A cancer drug that's in the final stages of clinical trials could be repurposed as a potential therapeutic strategy for inflammatory diseases, scientists at the University of Cambridge reported.
A study in the Journal of Clinical Investigation identified a molecule that plays a key role in triggering overactive innate immune system reactions to perceived threats, triggering an inflammatory response.
The researchers, from the Victor Phillip Dahdaleh Heart and Lung Research Institute at Cambridge, explained that unabated activation of one of a family of nucleotide-binding and leucine-rich repeat (NLR) genes, a pyrin domain-containing 3 (NLRP3) inflammasome, is already known to be linked with the pathogenesis of various inflammatory disorders.
They demonstrated that a molecule called polo-like kinase 1 (PLK1) was involved in promoting NLRP3 inflammasome activation. PLK1 is involved in cell division which, when it goes awry, can lead to runaway cell division and the development of tumours. This has prompted research into drugs that inhibit PLK1 activity as a potential cancer treatment.
At least one such drug is currently in phase three clinical trials.
However, PLK1 is also involved in other processes, including helping to organise microtubule cytoskeletons. These behave like "train tracks" inside the cell, the researchers explained, allowing important materials to be transported from one part of the cell to another.
Molecule Involved With Inflammasome Activation
The team demonstrated that PLK1 was involved with NLRP3 inflammasome activation in macrophages during the interphase portion of the cell cycle. They showed that PLK1 orchestrated the microtubule-organising centre (MTOC) structure and NLRP3 subcellular positioning upon inflammasome activation.
Using in vivo mouse inflammatory disease models, they demonstrated that treatment with a PLK1 inhibitor prevented the runaway inflammatory response, and did so at a much lower dose than would be required for cancer treatment.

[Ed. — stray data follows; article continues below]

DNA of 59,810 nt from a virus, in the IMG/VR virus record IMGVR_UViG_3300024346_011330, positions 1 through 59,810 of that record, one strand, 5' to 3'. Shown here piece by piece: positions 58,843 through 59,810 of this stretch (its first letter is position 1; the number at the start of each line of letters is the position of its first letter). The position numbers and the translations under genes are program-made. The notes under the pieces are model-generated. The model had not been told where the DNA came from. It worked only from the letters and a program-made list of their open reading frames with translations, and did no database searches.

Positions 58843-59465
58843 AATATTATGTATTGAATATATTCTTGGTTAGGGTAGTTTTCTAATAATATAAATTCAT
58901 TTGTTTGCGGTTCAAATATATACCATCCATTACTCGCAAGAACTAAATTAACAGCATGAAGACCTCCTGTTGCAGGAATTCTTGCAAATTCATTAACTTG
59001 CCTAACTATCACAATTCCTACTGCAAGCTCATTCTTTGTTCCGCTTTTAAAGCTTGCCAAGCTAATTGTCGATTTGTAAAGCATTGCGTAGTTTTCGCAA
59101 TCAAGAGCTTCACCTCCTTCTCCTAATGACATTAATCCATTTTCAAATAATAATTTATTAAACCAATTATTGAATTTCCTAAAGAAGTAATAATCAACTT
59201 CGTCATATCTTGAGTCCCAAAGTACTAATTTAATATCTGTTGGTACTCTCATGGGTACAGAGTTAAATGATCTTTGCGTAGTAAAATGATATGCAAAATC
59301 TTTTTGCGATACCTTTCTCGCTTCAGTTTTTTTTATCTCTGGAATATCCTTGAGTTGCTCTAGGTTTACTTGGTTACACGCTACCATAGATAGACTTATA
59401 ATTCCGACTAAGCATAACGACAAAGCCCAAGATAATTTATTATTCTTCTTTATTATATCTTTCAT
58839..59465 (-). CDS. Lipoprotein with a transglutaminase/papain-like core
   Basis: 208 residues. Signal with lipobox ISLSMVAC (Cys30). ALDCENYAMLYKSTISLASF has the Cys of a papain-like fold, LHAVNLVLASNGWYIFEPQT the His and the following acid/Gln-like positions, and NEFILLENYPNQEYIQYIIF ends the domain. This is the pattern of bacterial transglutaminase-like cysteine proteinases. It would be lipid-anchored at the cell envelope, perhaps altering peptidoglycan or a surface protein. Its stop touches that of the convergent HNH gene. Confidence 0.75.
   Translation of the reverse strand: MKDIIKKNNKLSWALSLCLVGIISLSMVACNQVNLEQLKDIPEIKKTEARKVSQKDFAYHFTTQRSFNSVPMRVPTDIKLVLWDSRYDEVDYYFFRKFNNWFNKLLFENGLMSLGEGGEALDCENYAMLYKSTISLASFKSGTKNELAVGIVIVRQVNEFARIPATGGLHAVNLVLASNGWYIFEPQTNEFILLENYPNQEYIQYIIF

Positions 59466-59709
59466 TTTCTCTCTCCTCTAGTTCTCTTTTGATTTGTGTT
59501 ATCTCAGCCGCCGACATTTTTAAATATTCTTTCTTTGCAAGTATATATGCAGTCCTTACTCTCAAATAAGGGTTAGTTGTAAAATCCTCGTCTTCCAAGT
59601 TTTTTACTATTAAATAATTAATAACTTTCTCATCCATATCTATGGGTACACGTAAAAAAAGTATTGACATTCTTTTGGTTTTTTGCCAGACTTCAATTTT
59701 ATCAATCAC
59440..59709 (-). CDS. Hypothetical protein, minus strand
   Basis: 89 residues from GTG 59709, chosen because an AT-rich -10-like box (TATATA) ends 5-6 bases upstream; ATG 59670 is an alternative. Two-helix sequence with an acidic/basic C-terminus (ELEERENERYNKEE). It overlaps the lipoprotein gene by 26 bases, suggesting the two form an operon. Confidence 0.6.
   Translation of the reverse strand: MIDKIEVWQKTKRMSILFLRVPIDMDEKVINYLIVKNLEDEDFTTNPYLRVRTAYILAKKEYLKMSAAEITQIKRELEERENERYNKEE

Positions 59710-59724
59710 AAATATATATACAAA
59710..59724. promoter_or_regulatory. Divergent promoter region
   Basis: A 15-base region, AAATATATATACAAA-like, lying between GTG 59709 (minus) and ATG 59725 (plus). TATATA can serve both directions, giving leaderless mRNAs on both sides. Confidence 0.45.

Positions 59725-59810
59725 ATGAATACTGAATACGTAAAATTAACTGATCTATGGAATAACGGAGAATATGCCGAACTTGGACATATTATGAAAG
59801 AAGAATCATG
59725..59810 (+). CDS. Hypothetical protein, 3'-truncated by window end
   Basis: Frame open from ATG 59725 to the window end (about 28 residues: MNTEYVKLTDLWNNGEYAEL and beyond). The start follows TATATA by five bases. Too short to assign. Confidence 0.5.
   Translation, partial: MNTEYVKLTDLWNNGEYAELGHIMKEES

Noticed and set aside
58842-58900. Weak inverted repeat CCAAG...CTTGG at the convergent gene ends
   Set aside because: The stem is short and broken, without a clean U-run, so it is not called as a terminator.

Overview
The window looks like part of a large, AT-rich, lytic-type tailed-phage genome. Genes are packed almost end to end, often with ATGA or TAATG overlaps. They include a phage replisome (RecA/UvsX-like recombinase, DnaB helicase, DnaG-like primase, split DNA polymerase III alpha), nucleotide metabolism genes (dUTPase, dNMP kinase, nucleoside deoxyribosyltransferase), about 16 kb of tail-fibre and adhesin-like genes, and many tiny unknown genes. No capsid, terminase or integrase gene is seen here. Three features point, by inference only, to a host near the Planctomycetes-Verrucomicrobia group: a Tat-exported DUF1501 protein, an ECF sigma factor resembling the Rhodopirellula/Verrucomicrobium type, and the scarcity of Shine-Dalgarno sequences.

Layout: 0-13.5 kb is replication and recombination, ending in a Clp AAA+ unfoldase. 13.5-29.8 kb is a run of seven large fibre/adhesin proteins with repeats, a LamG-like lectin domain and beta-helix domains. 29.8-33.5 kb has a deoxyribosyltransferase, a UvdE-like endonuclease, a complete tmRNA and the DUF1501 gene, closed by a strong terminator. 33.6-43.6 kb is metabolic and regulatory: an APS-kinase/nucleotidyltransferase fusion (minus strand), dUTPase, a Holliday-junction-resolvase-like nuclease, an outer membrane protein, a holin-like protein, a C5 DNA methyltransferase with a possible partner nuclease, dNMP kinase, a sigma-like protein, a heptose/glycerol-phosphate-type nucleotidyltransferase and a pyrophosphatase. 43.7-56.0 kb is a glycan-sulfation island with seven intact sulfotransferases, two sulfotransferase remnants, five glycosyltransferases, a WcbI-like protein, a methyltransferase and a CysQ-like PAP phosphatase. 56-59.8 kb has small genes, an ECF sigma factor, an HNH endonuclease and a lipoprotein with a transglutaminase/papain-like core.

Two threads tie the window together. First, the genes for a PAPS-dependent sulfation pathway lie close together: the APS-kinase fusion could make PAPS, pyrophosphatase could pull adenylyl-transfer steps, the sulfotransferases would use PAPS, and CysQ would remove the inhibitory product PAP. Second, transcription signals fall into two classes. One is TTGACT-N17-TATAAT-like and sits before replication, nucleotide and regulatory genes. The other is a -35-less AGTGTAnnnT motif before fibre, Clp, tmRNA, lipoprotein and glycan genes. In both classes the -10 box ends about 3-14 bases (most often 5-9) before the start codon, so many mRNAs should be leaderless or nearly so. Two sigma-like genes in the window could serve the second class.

The findings could offer hope for the treatment of a range of diseases including gout, heart failure, cardiomyopathy, and atrial fibrillation, according to the scientists, who said they were planning to test using a PLK1 inhibitor against inflammatory diseases in clinical trials.
Senior author Dr Xuan Li, a research fellow at the University of Cambridge, said: "If we can get in the way of the microtubules as they try to organise themselves, then we can in effect slow down the inflammatory response, preventing it from causing collateral damage to the body. We believe this could be important in preventing a number of common diseases that can cause pain and disability and, in some cases, can lead to life-threatening complications."
Drugs Have Already Passed Safety Trials
She added: "These drugs have already been through safety trials for cancer — and at higher doses than we think we would need — so we're optimistic that we can minimise delays in meeting clinical and regulatory milestones.
"If we find that the drug is effective for these conditions, we could potentially see new treatments for gout and inflammatory heart diseases — as well as a number of other inflammatory conditions — in the not-too-distant future."
James Leiper, professor of cardiovascular and metabolic health at the University of Glasgow, and associate medical director of the British Heart Foundation, which funded the study, said: "It's promising that drugs targeting PLK1 — that work by dampening down the inflammatory response — have already been proven safe and effective in cancer trials, potentially helping accelerate the drug discovery process.
"We hope that this research will open the door for new ways to treat people with heart diseases caused by overactive and aggressive immune responses, and look forward to more research to uncover how this drug could be could be repurposed."